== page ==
Who wants to buy a sports car… company? Avocet

Your chance to own a ready-to-sell sports car company. Who’s in?

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People often dream of buying a small sports car, but how about a small sports car company?

The Avocet, a sportscar programme based in the UK, is being advertised for sale as a ready-to-go concern. The enterprise is being offered by a company called MMI, which according to its press release, took a deliberate decision to use a recent lull in the car market to develop and test the Avocet and now wants someone with cash to take over and start producing the car.

The programme includes designs, data and production and intellectual property rights. MMI says there’s plenty of scope for future variants of the car, different options and alternative components.

So, what it is the Avocet? It’s derived from a project started back in the late ’90s under the Strathcarron name, which was taken over by MMI. Launched in its latest form at the UK’s Autosport Show earlier this year, it’s a lightweight two-seater, with an aluminium honeycomb chassis, doorless one-piece moulded bodyshell and various Ford components, designed to an on-the-road price of less than £30,000 ($45,000). According to MMI, it has “exceptional chassis dynamics and awesome performance” thanks to work with partners including Roush Engineering, Caterham Technologies, Reynard and Ray Mallock. Power comes from a 150bhp , 2-litre Ford engine, with a 225bhp Mountune version also available. MMI says the car weighs only around 700kg, and can hit 100kph in less than five seconds. The body design is by superyacht firm Claydon Reeves and designs for a Spyder version are included in the sale.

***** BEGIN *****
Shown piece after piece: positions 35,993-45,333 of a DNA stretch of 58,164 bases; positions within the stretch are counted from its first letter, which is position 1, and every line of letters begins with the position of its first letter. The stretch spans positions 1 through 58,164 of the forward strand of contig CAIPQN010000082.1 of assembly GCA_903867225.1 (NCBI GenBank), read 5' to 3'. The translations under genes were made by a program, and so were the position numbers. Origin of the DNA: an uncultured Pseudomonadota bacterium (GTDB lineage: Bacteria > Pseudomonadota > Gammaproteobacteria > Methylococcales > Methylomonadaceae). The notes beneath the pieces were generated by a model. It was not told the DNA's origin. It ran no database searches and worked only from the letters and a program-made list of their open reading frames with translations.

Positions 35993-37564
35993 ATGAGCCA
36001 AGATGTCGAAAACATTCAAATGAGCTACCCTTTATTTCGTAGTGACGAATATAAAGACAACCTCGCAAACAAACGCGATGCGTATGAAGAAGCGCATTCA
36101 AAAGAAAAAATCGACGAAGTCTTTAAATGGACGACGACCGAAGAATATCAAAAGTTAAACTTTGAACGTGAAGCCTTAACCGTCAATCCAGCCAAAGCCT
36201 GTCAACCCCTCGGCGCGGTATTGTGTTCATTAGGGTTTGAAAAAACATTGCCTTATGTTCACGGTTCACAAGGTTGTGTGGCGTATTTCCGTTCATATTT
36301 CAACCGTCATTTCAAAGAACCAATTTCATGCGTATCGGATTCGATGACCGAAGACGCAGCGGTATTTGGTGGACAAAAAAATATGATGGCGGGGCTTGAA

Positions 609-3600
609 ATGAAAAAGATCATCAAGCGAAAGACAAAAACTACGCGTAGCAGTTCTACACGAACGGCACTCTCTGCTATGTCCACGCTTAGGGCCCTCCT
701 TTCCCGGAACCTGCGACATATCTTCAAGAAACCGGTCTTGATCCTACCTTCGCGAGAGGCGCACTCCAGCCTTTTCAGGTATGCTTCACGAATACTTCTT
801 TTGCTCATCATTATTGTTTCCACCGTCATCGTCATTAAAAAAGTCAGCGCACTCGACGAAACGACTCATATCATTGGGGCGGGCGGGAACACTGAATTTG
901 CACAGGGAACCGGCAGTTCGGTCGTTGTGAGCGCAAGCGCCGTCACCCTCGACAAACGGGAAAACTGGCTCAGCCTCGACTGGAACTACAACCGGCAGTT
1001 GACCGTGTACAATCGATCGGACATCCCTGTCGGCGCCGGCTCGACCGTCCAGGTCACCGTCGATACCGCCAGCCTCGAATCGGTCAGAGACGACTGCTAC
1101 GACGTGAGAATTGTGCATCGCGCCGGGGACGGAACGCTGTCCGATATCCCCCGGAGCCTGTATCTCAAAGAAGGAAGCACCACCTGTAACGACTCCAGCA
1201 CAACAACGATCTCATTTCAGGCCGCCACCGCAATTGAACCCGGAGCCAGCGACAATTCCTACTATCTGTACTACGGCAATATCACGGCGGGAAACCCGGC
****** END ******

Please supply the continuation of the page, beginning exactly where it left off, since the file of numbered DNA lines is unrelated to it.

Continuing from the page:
Unlike the bulk of kit and track-day cars currently available, MMI says the Avocet is a fully-equipped road-going sports car, with plenty of customisation options, even down to luggage that clips into cradles behind the cockpit. Future options include hybrid powertrains, left-hand drive or even centre-drive possibilities and, just maybe, a version of the car created entirely from 3D printing.

MMI boss Martin Miles says “We have done all the background work and development already. Development delays are what typically put product introduction plans behind, when companies are trying to respond quickly to an upturn in the market.  The Avocet is ready to go – now.”

So, is this a genuine chance to have your own sports car company ready to wow the world, or another chapter in the long drawn-out saga of a sports car that’s never quite made it to production over almost 20 years? We’re not industrialists, so we’ll leave it to potential investors to decide. Either way, we’ll be intrigued to see what happens to the Avocet from here.

Categories: Fast Fleet

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